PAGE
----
Getting the message out there is the easy part.  It’s expressing yourself amazingly well that’s difficult.
    Dave Carroll figured out how to combine talent and channel to make his message stand out. Because social media exists, he captured a bigger audience for his story than he ever could have before. But the reason the story continues to spread is because he tells it so darn well.
    How can you be like Dave? Consider all the ways you can improve your messages – and place them appropriately – to get them the attention they deserve.

    Like the old Ella Fitzgerald (and later Fun Boy 3/Bananarama) song says:
    “It ain’t what you do, it’s the way that you do it – and that’s what gets results.”
  • Aussies Love Social Networking As Twitter Grows 400%By David Richards | Monday | 15/03/2010
    Australians are really getting into social networking with over 78% sharing a photo and 74% sharing a link, Twitter grew by 400% claims Nielsen Research.The report, which tracks Internet users' social media usage, found that the biggest increases in social media usage were reading and posting on Twitter, reading wikis and engaging with brands and organisations via social media, including watching online video to support purchase decisions.
    Twitter's audience levels grew by more than 400% in 2009 and nearly one quarter of online Australians (23%) read ‘tweets' in the past year, 14 percent ‘followed' companies or organisations via Twitter (up from 5% in 2008) and 13 percent posted ‘tweets' (up from 4% in 2008). Wikis continued to grow as a popular form of online content – close to three quarters of Australian Internet users(73%) read a wiki in the past year compared to 61 percent in 2008 and just 37 percent in 2007.
    Nearly two in five online Australians are now interacting with companies via social networking sites, reinforcing notions that Australians are open to engaging with brands and companies online.
    "The opportunities for brands and companies to tap into the social media phenomenon are really just beginning to emerge and to date we've only seen the tip of the iceberg," states Melanie Ingrey, Research Director for Nielsen's online business. "Incredibly, nearly nine in ten Australian Internet users (86%) are looking to their fellow Internet users for opinions and information about products, services and brands, and Australians' engagement with online word of mouth communication is going to increase in coming years as social media plays an increasingly important role in consumer decision making."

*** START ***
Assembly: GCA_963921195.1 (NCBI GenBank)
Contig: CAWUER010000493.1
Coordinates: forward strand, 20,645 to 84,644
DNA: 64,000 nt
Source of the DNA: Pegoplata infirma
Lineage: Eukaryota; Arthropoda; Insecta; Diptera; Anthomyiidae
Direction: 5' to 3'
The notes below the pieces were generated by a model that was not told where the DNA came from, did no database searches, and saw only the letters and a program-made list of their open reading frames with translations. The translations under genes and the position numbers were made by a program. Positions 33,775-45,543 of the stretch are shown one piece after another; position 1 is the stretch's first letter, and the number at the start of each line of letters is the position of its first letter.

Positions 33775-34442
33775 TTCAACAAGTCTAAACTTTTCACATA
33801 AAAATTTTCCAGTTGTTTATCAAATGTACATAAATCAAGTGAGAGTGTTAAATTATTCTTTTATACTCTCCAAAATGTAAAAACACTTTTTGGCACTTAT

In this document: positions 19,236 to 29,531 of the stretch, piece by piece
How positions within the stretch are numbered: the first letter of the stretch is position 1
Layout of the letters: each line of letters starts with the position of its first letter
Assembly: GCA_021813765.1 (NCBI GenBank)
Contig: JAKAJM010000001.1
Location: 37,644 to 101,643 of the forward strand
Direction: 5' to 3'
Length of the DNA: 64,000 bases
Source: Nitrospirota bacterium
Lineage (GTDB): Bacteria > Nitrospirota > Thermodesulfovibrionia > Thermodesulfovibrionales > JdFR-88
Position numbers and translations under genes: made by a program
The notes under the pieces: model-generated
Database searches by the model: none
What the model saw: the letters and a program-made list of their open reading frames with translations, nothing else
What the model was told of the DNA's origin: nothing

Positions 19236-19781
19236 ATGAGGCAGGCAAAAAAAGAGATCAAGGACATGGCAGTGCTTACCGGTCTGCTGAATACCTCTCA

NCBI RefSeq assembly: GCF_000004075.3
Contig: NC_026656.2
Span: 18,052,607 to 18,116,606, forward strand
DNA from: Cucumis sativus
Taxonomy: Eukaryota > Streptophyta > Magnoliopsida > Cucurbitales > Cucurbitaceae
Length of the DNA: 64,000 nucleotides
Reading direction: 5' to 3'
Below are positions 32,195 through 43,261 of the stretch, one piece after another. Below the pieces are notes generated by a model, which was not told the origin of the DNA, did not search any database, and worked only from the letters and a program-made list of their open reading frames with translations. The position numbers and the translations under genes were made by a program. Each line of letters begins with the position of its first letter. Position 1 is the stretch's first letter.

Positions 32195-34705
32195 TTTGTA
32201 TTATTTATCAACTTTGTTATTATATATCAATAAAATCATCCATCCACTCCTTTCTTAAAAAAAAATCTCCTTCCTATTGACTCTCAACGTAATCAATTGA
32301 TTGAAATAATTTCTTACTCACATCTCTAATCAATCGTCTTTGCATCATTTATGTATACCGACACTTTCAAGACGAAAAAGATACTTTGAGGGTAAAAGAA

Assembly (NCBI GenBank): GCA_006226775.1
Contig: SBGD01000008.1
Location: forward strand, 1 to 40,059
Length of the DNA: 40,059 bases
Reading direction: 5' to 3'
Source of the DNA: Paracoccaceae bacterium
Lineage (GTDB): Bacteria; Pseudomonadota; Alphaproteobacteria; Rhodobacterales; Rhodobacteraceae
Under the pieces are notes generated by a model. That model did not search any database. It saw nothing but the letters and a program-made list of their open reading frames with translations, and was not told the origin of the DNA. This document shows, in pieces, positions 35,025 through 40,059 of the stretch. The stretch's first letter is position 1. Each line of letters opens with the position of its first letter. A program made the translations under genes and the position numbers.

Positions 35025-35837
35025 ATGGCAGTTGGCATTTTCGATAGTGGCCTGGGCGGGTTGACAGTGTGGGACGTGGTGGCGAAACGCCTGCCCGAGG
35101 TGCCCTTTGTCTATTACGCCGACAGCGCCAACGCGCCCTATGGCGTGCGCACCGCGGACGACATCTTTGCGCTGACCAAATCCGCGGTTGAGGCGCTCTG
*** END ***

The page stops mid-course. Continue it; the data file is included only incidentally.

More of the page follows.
Social networking on sites such as Facebook was a key driver in Australians' trial and uptake of social media. Close to three in four online Australians (73%) have looked at others' profiles on social networks and well over one third (37%) of these report to be interacting with others via social networking sites on a daily basis. Facebook dominates the online social networking space, with three quarters of Australian Internet users (75%) reporting to have visited Facebook (see chart 2), 59 percent have a Facebook profile, and the average time spent on Facebook in a given month is 8:19 hours – seven and a half hours more than its closest rival site, YouTube. Moreover, 83 percent of social networkers name Facebook as their main social networking platform, up from 72 percent in 2008 and 34 percent in 2007.
  • Aussies Love Social Networking As Twitter Grows 400%By David Richards | Monday | 15/03/2010
    Australians are really getting into social networking with over 78% sharing a photo and 74% sharing a link, Twitter grew by 400% claims Nielsen Research.The report, which tracks Internet users' social media usage, found that the biggest increases in social media usage were reading and posting on Twitter, reading wikis and engaging with brands and organisations via social media, including watching online video to support purchase decisions.
    Twitter's audience levels grew by more than 400% in 2009 and nearly one quarter of online Australians (23%) read ‘tweets' in the past year, 14 percent ‘followed' companies or organisations via Twitter (up from 5% in 2008) and 13 percent posted ‘tweets' (up from 4% in 2008). Wikis continued to grow as a popular form of online content – close to three quarters of Australian Internet users(73%) read a wiki in the past year compared to 61 percent in 2008 and just 37 percent in 2007.
    Nearly two in five online Australians are now interacting with companies via social networking sites, reinforcing notions that Australians are open to engaging with brands and companies online.